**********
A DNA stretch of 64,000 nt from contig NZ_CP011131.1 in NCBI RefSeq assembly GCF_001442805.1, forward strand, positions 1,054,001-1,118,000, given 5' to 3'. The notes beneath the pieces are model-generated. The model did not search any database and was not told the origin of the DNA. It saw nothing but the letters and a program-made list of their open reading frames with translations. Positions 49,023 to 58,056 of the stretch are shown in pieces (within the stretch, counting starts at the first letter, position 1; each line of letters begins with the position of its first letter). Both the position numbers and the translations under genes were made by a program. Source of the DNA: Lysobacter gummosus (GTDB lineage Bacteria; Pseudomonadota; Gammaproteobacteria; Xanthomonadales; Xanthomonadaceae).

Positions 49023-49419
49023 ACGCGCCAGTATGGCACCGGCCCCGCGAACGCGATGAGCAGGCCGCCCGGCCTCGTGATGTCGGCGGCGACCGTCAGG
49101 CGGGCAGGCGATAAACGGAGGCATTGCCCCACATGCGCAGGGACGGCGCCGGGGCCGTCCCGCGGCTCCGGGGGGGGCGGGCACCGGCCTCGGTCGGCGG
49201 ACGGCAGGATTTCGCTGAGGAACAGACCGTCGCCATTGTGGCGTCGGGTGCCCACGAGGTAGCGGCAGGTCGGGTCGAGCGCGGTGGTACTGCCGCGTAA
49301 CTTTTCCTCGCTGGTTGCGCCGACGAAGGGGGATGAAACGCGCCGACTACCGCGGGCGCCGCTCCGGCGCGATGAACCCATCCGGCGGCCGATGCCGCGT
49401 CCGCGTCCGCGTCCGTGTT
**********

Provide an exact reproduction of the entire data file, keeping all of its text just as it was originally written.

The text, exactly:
A DNA stretch of 64,000 nt from contig NZ_CP011131.1 in NCBI RefSeq assembly GCF_001442805.1, forward strand, positions 1,054,001-1,118,000, given 5' to 3'. The notes beneath the pieces are model-generated. The model did not search any database and was not told the origin of the DNA. It saw nothing but the letters and a program-made list of their open reading frames with translations. Positions 49,023 to 58,056 of the stretch are shown in pieces (within the stretch, counting starts at the first letter, position 1; each line of letters begins with the position of its first letter). Both the position numbers and the translations under genes were made by a program. Source of the DNA: Lysobacter gummosus (GTDB lineage Bacteria; Pseudomonadota; Gammaproteobacteria; Xanthomonadales; Xanthomonadaceae).

Positions 49023-49419
49023 ACGCGCCAGTATGGCACCGGCCCCGCGAACGCGATGAGCAGGCCGCCCGGCCTCGTGATGTCGGCGGCGACCGTCAGG
49101 CGGGCAGGCGATAAACGGAGGCATTGCCCCACATGCGCAGGGACGGCGCCGGGGCCGTCCCGCGGCTCCGGGGGGGGCGGGCACCGGCCTCGGTCGGCGG
49201 ACGGCAGGATTTCGCTGAGGAACAGACCGTCGCCATTGTGGCGTCGGGTGCCCACGAGGTAGCGGCAGGTCGGGTCGAGCGCGGTGGTACTGCCGCGTAA
49301 CTTTTCCTCGCTGGTTGCGCCGACGAAGGGGGATGAAACGCGCCGACTACCGCGGGCGCCGCTCCGGCGCGATGAACCCATCCGGCGGCCGATGCCGCGT
49401 CCGCGTCCGCGTCCGTGTT